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Universities 'will soften' admissions rules as 40% of A level grades downgraded

Universities have pledged to ‘soften’ admissions rules with 40 per cent of A-Level results set to be downgraded today – and Gavin Williamson defying calls to scrap the process of ‘standardising’ marks.

Hundreds of thousands of students are learning their fate this morning after their courses were blighted by coronavirus, with exams having to be cancelled.

Instead teachers have recommended grades they think individuals deserve based on their performance – but those marks have then been moderated by regulator Ofqual to ensure the overall results are in line with previous years. 

Some schools were already claiming this morning that huge numbers of their students have been marked down, with one in the North East saying 26 out of 39 students had their results downgraded.

However, ministers have been assured that universities are ready to be as ‘flexible’ as possible, and there are expected to be more places available due to fewer international students.

In a round of interviews Mr Williamson dismissed the idea of following Scotland’s example by dropping the ‘standardisation’ and relying exclusively on teachers’ verdicts.

In a round of interviews today, Gavin Williamson dismissed the idea of following Scotland's example by dropping the 'standardisation' and relying exclusively on teachers' verdicts

In a round of interviews today, Gavin Williamson dismissed the idea of following Scotland’s example by dropping the ‘standardisation’ and relying exclusively on teachers’ verdicts

‘We’re not going to be changing this system again,’ he told Times Radio. ‘We believe that we’ve put in place – in terms of the triple lock, in terms of the actions we’ve taken – a system that is able to put its arm round those youngsters where there has been a grade that has been unfair on them and is able to put that right.’

Pressed Sky News whether the government will stick with the standardisation, Mr Williamson replied: ‘Absolutely, when we’ve consulted widely, when Ofqual consulted widely (on) the whole system of awarding, this is the message that we got from everyone – this is the right approach to go forward.

‘You’ve got to have a system that has checks and balances, that looks at the whole performance and making sure you maintain standards within the exam system, to ensure those results carry credibility.’

Mr Williamson said a ‘late clearing process’ is expected to be available for pupils who opt to sit A-level exams in the autumn.

He told BBC Radio 4’s Today programme: ‘Universities are looking at being as flexible as possible.’

The Education Secretary said there will be more pupils this year with higher grades, with A and A* grades up two percentage points..

‘There’s going to be more youngsters in a position where their grades are going to meet the usual exam expectations of those universities,’ he said.

Similar standardisation arrangements in Scotland were humiliatingly abandoned by Nicola Sturgeon this week after fury that around 125,000 pupils had been downgraded. 

The volte face meant that the Higher pass rate is up 14.4 percentage points compared to last year. 

Ofqual had warned that failure to standardise A-Levels in England could push up the pass rate by 12 percentage points.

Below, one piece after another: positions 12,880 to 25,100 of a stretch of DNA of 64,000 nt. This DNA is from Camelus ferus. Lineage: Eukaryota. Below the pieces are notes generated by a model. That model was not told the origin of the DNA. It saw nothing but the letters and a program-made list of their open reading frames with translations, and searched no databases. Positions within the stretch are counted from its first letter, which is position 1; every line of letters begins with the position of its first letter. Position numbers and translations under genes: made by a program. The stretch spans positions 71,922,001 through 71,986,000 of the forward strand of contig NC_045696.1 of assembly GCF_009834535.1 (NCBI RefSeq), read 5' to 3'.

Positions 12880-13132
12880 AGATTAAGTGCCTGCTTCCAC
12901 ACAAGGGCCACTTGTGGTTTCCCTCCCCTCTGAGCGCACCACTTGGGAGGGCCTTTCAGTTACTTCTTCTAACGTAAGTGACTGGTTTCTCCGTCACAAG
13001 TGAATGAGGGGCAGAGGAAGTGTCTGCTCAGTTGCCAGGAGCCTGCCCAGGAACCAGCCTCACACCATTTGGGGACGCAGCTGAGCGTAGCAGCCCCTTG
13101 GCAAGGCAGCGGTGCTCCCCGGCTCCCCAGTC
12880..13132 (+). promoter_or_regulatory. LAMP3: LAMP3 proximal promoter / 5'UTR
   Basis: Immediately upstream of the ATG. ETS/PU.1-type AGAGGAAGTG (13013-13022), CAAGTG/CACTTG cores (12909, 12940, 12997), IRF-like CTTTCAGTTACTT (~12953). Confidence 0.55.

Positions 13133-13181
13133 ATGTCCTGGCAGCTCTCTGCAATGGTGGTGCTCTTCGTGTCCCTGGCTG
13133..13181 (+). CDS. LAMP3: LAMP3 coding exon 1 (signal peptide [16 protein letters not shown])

But the system has been criticised as it uses the past performance of schools, potentially hitting the brightest poorer pupils who can do much better than their cohort.  

In an 11th-hour concession on Tuesday night, Mr Williamson offered a concession by announcing that the potential grounds for appeal were being widened to cover students awarded lower grades than they received in mock exams.

A-level and GCSE pupils will now be able to take the grades they are awarded, appeal through schools, or sit exams in the autumn, in what Mr Williamson has branded a ‘triple lock’.

But it is still not clear what will count as a ‘valid’ mock result, and Ofqual has cancelled a press conference on the issue this morning.

Mr Williamson confirmed that the details of the arrangements were not likely to be revealed until the beginning of next week – potentially leaving many students in limbo.  

Labour leader Sir Keir Starmer said that it was a ‘blatant injustice’ that young people could have their futures decided by an algorithm.

He said: ‘Pupils and parents are rightly worried that years of hard work are about to be undone because a computer has decided to mark their child down.

Similar standardisation arrangements in Scotland were humiliatingly abandoned by Nicola Sturgeon and her deputy John Swinney (pictured yesterday) after fury that around 125,000 pupils had been downgraded

Similar standardisation arrangements in Scotland were humiliatingly abandoned by Nicola Sturgeon and her deputy John Swinney (pictured yesterday) after fury that around 125,000 pupils had been downgraded

‘For too long, the Tories have considered the needs of young people as an afterthought when their needs should have been central.

‘It’s a blatant injustice that thousands of hardworking young people risk having their futures decided on the basis of their postcode.’

Tory education committee chair Robert Halfon told MailOnline standardisation should go ahead.

‘You definitely need a check and balance, there is no problem with that.

‘You also need to have a national standard… I don’t believe we should go down the Scottish route at all.’

But Mr Halfon insisted there should be a ‘genuine appeals process that is for everyone’.

‘I welcome what’s happened in terms of the mocks, but I think it should be an appeals position that is easy to navigate, especially for disadvantaged pupils,’ he said. 

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